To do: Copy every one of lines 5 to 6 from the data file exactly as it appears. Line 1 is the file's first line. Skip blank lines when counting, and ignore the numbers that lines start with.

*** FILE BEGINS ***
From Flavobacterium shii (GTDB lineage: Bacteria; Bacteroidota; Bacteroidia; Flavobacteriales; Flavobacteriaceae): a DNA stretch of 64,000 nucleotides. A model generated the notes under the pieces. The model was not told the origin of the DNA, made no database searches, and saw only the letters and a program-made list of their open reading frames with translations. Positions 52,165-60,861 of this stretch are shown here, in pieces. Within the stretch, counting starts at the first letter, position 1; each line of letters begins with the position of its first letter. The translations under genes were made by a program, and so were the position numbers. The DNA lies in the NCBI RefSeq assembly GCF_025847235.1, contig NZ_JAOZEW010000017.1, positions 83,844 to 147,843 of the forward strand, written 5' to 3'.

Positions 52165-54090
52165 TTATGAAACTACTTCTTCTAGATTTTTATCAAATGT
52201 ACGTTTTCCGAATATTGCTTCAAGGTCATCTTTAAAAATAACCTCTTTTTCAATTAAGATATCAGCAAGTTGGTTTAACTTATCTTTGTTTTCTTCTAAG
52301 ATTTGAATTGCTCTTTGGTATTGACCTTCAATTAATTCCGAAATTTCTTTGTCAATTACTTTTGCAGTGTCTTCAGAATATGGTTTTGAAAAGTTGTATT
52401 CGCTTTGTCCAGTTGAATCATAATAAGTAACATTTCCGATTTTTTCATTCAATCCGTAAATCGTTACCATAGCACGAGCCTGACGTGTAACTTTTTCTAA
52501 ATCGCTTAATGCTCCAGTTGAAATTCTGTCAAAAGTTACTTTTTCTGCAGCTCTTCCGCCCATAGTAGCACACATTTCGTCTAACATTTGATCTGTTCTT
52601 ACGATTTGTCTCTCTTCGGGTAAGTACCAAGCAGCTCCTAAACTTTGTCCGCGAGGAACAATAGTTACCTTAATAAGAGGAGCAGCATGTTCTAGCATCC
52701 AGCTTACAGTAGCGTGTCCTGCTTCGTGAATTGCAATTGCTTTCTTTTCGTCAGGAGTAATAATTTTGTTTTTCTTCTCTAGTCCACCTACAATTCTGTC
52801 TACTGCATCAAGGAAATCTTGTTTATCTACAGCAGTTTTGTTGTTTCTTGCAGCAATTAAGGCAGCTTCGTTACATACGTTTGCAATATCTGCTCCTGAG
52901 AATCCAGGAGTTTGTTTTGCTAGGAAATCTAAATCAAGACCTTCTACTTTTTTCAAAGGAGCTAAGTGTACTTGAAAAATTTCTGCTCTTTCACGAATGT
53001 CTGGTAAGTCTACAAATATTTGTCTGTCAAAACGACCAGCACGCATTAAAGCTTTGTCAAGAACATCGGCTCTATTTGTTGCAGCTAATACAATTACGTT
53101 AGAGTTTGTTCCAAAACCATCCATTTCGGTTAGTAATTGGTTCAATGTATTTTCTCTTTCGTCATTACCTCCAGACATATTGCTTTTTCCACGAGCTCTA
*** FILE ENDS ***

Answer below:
52301 ATTTGAATTGCTCTTTGGTATTGACCTTCAATTAATTCCGAAATTTCTTTGTCAATTACTTTTGCAGTGTCTTCAGAATATGGTTTTGAAAAGTTGTATT
52401 CGCTTTGTCCAGTTGAATCATAATAAGTAACATTTCCGATTTTTTCATTCAATCCGTAAATCGTTACCATAGCACGAGCCTGACGTGTAACTTTTTCTAA